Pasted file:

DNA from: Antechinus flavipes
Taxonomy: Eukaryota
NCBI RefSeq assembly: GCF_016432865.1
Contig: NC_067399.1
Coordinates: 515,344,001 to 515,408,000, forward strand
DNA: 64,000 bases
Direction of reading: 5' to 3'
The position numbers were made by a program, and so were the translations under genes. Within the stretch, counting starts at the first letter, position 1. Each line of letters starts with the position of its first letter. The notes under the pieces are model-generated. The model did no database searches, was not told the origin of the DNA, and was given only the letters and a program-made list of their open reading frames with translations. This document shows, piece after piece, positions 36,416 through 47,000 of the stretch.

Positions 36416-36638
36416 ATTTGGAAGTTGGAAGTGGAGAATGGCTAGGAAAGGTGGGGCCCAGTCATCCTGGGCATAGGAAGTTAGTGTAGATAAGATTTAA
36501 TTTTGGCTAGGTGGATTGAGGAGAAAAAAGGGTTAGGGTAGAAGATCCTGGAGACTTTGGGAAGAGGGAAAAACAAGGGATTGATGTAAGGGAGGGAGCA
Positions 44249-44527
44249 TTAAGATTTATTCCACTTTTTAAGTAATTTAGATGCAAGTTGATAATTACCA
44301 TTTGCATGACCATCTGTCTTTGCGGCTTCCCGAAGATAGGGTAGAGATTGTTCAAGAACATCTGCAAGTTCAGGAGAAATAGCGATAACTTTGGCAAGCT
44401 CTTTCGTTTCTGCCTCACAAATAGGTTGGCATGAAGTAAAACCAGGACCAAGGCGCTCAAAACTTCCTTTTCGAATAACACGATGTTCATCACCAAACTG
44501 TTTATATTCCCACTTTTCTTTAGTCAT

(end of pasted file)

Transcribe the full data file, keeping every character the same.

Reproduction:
DNA from: Antechinus flavipes
Taxonomy: Eukaryota
NCBI RefSeq assembly: GCF_016432865.1
Contig: NC_067399.1
Coordinates: 515,344,001 to 515,408,000, forward strand
DNA: 64,000 bases
Direction of reading: 5' to 3'
The position numbers were made by a program, and so were the translations under genes. Within the stretch, counting starts at the first letter, position 1. Each line of letters starts with the position of its first letter. The notes under the pieces are model-generated. The model did no database searches, was not told the origin of the DNA, and was given only the letters and a program-made list of their open reading frames with translations. This document shows, piece after piece, positions 36,416 through 47,000 of the stretch.

Positions 36416-36638
36416 ATTTGGAAGTTGGAAGTGGAGAATGGCTAGGAAAGGTGGGGCCCAGTCATCCTGGGCATAGGAAGTTAGTGTAGATAAGATTTAA
36501 TTTTGGCTAGGTGGATTGAGGAGAAAAAAGGGTTAGGGTAGAAGATCCTGGAGACTTTGGGAAGAGGGAAAAACAAGGGATTGATGTAAGGGAGGGAGCA
Positions 44249-44527
44249 TTAAGATTTATTCCACTTTTTAAGTAATTTAGATGCAAGTTGATAATTACCA
44301 TTTGCATGACCATCTGTCTTTGCGGCTTCCCGAAGATAGGGTAGAGATTGTTCAAGAACATCTGCAAGTTCAGGAGAAATAGCGATAACTTTGGCAAGCT
44401 CTTTCGTTTCTGCCTCACAAATAGGTTGGCATGAAGTAAAACCAGGACCAAGGCGCTCAAAACTTCCTTTTCGAATAACACGATGTTCATCACCAAACTG
44501 TTTATATTCCCACTTTTCTTTAGTCAT